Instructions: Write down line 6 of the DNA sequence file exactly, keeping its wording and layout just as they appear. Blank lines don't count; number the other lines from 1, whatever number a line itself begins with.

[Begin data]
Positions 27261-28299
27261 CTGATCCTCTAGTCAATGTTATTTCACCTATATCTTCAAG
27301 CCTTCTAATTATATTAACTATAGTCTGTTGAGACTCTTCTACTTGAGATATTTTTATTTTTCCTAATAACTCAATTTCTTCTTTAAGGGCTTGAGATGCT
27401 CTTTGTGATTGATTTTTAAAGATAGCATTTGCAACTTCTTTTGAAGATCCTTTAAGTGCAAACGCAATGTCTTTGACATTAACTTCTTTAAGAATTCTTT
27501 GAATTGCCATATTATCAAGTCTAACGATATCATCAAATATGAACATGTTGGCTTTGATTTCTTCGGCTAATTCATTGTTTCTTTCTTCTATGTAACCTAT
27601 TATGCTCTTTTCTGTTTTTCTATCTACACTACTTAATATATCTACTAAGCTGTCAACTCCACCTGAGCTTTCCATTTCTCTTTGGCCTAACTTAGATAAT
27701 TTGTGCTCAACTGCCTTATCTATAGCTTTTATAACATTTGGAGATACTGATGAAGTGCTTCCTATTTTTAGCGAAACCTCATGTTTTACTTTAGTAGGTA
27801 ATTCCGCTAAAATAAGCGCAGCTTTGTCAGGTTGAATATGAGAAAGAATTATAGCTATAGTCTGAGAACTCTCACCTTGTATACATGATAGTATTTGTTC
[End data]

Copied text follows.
27601 TATGCTCTTTTCTGTTTTTCTATCTACACTACTTAATATATCTACTAAGCTGTCAACTCCACCTGAGCTTTCCATTTCTCTTTGGCCTAACTTAGATAAT